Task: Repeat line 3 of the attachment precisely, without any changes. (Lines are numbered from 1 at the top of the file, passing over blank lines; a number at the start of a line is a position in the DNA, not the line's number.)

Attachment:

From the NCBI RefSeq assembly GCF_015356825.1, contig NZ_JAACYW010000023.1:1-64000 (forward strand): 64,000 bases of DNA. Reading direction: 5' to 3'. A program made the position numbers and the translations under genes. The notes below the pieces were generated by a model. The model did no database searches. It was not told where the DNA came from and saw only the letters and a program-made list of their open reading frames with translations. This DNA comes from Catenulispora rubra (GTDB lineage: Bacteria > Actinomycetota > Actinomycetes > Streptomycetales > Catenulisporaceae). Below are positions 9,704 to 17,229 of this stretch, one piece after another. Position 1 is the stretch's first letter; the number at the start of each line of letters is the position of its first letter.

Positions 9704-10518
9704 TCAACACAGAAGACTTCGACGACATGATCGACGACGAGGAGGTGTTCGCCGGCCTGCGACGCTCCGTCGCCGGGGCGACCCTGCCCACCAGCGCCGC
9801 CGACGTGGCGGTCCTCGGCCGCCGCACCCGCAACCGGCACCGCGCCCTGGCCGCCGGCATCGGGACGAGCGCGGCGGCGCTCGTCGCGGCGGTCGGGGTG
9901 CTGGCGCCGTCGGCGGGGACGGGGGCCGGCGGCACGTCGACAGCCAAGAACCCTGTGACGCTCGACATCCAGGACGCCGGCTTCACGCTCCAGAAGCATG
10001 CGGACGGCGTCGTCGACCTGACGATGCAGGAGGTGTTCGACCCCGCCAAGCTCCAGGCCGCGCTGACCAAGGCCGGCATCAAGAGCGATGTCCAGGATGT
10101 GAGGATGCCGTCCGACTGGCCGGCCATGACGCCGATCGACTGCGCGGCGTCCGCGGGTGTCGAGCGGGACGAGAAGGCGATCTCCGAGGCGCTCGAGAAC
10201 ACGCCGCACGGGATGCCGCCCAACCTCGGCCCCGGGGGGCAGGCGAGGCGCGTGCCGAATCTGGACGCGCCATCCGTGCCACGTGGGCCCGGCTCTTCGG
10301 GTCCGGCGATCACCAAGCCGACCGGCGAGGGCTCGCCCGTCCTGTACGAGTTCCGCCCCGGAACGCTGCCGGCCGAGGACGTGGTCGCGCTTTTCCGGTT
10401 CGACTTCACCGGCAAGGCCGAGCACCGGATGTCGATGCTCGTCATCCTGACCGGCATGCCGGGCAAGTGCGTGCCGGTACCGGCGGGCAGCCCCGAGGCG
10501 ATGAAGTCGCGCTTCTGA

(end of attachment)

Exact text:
9704 TCAACACAGAAGACTTCGACGACATGATCGACGACGAGGAGGTGTTCGCCGGCCTGCGACGCTCCGTCGCCGGGGCGACCCTGCCCACCAGCGCCGC